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CRISPR-Cas9 editing of the genome

CRISPR-Cas9 probes the inner workings of the genome in real time

January's Genome Advance of the Month describes two studies, published in Nature and Nature Biotechnology, which examine several ways researchers are using CRISPR-Cas9, a new tool that studies the genome by changing specific genes or groups of genes. This research helps scientists understand the genome, a specific gene's role and its importance to our overall health. Read more

Rare Disease Day February 28 2015

February 28th is Rare Disease Day

On Friday, Feb. 27, the National Institutes of Health (NIH) will celebrate the 8th annual Rare Disease Day with a day-long celebration and recognition of various rare disease research activities. The event begins at 8:30 a.m. at Masur Auditorium (Clinical Center Building 10). Attendance is free and open to the public.
For more about Rare Disease Day at NIH, go to NIH Rare Disease Day
For more about Rare Disease Day 2015, go to Rare Disease Day

A health professional looking at a monitor with genomic data and a patient

Papers from eMERGE highlight large-scale genomics research

Nearly 20 papers published online in 2014 highlight research on the use of DNA biorepositories and electronic medical records (EMRs) to understand the underlying genomics of disease. The papers appeared in Frontiers in Genetics and were co-authored by members of the Electronic Medical Records and Genomics (eMERGE) Network, which is supported by NHGRI. Read more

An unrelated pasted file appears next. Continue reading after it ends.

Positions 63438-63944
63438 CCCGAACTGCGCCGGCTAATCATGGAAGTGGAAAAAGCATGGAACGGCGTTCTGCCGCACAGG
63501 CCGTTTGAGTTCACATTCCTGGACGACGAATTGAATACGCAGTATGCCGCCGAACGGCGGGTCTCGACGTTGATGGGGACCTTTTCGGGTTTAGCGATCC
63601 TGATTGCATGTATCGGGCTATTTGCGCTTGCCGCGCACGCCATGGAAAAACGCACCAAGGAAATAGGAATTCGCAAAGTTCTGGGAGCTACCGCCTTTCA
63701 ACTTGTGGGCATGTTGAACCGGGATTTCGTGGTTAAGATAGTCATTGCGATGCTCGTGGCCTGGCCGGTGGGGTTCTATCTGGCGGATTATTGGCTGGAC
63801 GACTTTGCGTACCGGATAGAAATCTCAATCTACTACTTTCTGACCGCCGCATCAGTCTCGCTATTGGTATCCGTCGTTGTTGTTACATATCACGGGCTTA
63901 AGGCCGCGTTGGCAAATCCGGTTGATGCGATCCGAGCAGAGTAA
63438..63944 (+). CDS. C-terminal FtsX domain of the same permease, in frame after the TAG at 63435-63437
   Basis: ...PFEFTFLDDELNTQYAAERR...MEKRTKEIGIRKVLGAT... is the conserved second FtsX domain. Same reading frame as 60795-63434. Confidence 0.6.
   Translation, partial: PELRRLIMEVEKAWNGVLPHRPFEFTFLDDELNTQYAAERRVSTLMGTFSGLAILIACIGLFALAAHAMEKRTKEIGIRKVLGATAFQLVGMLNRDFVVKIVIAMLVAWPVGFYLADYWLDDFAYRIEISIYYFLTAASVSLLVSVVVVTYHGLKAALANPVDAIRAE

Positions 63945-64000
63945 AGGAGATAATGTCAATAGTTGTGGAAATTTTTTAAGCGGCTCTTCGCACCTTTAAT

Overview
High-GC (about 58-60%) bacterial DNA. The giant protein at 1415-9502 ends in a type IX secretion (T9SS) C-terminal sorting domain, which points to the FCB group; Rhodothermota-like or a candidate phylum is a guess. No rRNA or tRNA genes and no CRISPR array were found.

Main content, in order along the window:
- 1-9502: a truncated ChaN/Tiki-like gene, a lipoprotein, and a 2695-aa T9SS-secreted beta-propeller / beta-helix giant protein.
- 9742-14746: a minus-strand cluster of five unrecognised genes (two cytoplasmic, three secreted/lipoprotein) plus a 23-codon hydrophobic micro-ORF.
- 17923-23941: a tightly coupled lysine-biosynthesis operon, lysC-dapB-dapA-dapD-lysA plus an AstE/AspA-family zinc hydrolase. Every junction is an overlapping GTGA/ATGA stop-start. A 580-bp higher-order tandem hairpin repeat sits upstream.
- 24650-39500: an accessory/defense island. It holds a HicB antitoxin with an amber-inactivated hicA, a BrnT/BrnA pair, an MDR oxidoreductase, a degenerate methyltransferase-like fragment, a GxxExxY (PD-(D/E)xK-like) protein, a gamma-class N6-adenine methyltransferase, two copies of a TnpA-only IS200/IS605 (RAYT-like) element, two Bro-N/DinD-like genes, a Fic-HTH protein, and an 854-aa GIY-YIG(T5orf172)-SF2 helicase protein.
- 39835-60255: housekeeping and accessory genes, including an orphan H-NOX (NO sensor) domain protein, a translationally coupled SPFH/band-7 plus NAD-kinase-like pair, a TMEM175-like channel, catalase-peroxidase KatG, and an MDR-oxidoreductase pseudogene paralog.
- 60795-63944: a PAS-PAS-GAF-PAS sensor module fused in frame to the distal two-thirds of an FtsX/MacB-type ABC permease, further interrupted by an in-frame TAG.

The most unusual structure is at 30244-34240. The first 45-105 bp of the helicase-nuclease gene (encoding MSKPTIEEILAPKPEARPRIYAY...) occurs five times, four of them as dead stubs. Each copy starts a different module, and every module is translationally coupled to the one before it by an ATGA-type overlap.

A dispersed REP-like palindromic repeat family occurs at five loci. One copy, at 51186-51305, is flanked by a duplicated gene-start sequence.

Dr. Melissa Harris and Dr. Steve Parker

NHGRI assists new investigators with Pathway to Independence

The National Institutes of Health supports the rising careers of talented investigators through the Pathway to Independence (PI) award, also called the K99/R00 grant. In 2014, the National Human Genome Research Institute (NHGRI) hosted two PI awardees and supported 18 additional investigators at institutions nationwide. Read more

Scale

Genome regions linked to BMI and fat distribution

Researchers have linked new regions of the human genome to body mass index (BMI) and fat distribution, according to two studies just published in Nature. NHGRI intramural researchers and PAGE Consortium scientists supported by NHGRI contributed to studies that may lead to more effective therapeutic targets.
Read more at nature.com:
New genetic loci link adipose and insulin biology to body fat distribution
Genetic studies of body mass index yield new insights for obesity biology

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